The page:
EA & FEAF Certification Training – Helping You Drive Results
Leaders from across our DHS EA community attended training from June 16-20 as part of the Foundational Federal Enterprise Architecture Framework (FEAF) v.2 certification program. Designed and led by EA Principals, the course was aimed at anyone who will be serving on EA planning teams or who could be impacted by the work that architects do, such as developers and program managers. The course is designed to help people understand not only their roles and what outputs must be produced in a FEA effort, but how to understand the context and Federal guidance, how to ask the right questions, and how to find the right information, partners and vendors. Ultimately, this will enable DHS managers to quickly identify opportunities based on better information, make timely and better-informed decisions, and capture the information and decisions made as they navigate the business transformation process from start to finish.
The course stressed that FEAF v.2 is not just about “business as usual”. FEAF v.2 promotes the understanding that new opportunities and approaches, along with new available guidance, can make a huge difference in your ability to execute the mission, support your agency, customers and partners, and to quickly get more value for the effort and funds expended.
The goals of the course were to:
1) Leverage overall information about EA and FEAF to begin building a cadre of architects and key stakeholders across DHS with a strong foundation who can apply the knowledge they gain and teach it to others while helping to advance the use of EA to support better-informed decision-making at DHS; 2) Reinforce the sense of community among DHS EAs and support networking with other architects and members of the transformation community in DHS; 3) Help develop more mature EAs who can work closely with the strategic planning community to use EA as an enabler of strategy to support the new DHS Secretary’s focus on the importance of strategy driving budget vs. the other way around; 4) Support DHS’ adoption of next generation technologies and approaches such as cloud computing, mobile computing/mobile apps, big data/data analytics platforms, agile developing, “devops”, IT as a service, new network technologies (do we use our own network or use the internet for transport?), and the increasing importance of security architecture, among other considerations; 5) Help students understand how data quality and data stewardship relate to better information architecture in particular and to EA overall; and 6) Help students to apply what they learned in a strategic and operational environment.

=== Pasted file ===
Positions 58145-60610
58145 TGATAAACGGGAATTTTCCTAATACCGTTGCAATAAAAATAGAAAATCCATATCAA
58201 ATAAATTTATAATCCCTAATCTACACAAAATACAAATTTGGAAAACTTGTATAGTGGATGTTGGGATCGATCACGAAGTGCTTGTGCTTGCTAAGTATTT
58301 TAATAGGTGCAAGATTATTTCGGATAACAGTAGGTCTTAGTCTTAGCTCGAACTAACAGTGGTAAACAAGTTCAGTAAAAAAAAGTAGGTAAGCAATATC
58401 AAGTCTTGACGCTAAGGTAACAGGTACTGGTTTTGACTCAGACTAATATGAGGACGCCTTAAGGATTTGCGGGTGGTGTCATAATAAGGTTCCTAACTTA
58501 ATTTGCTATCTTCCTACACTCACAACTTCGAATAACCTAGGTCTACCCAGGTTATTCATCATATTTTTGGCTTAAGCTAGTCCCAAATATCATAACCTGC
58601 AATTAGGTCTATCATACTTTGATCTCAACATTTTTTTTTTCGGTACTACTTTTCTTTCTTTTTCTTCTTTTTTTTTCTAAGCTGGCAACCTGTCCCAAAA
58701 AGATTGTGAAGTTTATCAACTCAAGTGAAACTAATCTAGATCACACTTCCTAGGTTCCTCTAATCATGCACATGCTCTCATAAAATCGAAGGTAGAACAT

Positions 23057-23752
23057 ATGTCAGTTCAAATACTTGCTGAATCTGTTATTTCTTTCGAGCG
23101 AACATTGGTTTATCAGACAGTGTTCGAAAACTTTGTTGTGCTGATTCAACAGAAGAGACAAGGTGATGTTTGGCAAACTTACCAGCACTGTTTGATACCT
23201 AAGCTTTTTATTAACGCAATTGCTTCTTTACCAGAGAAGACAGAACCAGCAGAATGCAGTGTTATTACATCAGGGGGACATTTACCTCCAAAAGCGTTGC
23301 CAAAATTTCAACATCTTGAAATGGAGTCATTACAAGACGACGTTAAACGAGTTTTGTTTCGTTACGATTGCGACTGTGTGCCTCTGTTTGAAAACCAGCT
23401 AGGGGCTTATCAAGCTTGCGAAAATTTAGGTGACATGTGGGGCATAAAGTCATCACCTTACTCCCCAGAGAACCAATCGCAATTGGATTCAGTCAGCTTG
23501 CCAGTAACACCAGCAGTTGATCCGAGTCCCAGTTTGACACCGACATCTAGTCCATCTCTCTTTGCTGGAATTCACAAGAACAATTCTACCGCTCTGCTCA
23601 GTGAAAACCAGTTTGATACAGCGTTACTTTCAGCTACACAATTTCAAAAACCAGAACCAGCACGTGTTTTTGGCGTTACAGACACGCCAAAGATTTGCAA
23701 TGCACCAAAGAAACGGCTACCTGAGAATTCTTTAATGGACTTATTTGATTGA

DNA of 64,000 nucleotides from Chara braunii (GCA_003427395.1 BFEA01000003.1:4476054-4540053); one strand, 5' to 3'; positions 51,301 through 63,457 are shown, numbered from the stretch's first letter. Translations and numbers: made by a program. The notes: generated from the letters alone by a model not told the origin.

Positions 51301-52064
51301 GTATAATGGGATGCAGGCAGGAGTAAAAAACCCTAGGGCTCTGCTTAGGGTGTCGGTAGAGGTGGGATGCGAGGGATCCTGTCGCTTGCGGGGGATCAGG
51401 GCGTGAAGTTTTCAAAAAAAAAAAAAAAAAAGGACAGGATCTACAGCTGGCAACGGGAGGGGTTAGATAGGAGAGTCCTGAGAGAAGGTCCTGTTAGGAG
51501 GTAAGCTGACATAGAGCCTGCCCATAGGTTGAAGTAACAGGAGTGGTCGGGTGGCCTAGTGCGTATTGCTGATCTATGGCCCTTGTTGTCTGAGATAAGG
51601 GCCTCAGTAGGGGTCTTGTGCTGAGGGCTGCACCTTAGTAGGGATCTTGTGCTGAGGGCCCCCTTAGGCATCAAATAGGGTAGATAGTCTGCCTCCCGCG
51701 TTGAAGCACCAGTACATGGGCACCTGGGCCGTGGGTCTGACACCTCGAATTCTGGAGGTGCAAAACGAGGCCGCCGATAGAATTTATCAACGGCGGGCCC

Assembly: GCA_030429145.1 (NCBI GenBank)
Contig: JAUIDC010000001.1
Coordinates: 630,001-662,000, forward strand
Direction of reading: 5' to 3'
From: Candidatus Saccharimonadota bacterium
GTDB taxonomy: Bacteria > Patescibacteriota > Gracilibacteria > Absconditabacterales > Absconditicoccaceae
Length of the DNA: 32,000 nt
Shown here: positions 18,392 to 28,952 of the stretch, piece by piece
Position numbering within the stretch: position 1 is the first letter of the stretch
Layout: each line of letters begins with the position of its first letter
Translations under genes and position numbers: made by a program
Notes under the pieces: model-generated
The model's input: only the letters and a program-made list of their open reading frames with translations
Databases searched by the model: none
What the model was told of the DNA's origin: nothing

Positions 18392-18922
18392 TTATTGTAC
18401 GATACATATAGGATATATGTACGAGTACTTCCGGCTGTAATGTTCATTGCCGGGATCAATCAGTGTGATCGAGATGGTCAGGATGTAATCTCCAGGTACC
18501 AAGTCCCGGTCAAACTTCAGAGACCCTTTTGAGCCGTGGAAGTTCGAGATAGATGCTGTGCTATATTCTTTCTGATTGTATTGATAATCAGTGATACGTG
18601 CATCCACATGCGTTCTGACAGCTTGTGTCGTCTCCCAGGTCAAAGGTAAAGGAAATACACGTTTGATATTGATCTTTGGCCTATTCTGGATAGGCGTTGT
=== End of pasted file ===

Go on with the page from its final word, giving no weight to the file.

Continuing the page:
Since the coursework is operationally-focused and hands-on, attendees were able to apply what they learned within their own EA work environment, while also building better communication channels for greater success across DHS now and in the future. The course therefore provided an opportunity to identify common issues and share best practices targeted toward demonstrable business value/results for key capabilities.
Examples of Classroom Success
Dr. Else stated, “We’ve taken the EA training environment and made it actionable instead of having students endure reviewing stacks of PowerPoint slides for four and a half days. The applied nature of the course is also an accelerator for EA teams…showing them that it is possible to ramp up quickly and provide output that is immediately relevant to their transformation jobs and responsibilities. Student feedback was very positive -- a few students shared some actual challenges at DHS and explained how they could be tackled using the Cloud Platform that the course includes.”
He added that the follow-on EA courses after this one—Advanced Applied FEAF and an individual practicum by each graduate of these first two courses—continue with the applied learning approach and environment. Attendees will use proven and readily available methodologies to build architectures/models/artifacts and generate the products/output needed to answer key EA and business questions. The practicum, which would lead to a status as a Board Certified Enterprise Architect in targeted areas of the student’s choosing, must be scoped appropriately for EA/FEAF with the help of an expert mentor.
Course Schedule and Materials
Access to all course materials is available via smartphone, tablet or computer with internet access on a 24/7 basis. These materials are available to students for up to 3 weeks past the end of a class.
He added that by enabling Program Managers, solution providers and enterprise architects to understand the value proposition that EA provides across this diverse group will ensure alignment of various IT initiatives across the DHS enterprise while enabling standardization and interoperability between the diverse IT activities across DHS HQ and the components. The DHS CIOs will also benefit from being allowed to ensure that IT investments are managed are following the Capital Planning and Investment Control Process before applications and systems are deployed to the enterprise.
In addition, the class provided real world, “world class” EA examples and templates that could be tailored for the DHS environment to support adoption of technologies and services, such as cloud computing, agile development, and big data. "You get to walk away from class with an EA tool kit of practices, templates, examples, and a network of DHS architects," she said.
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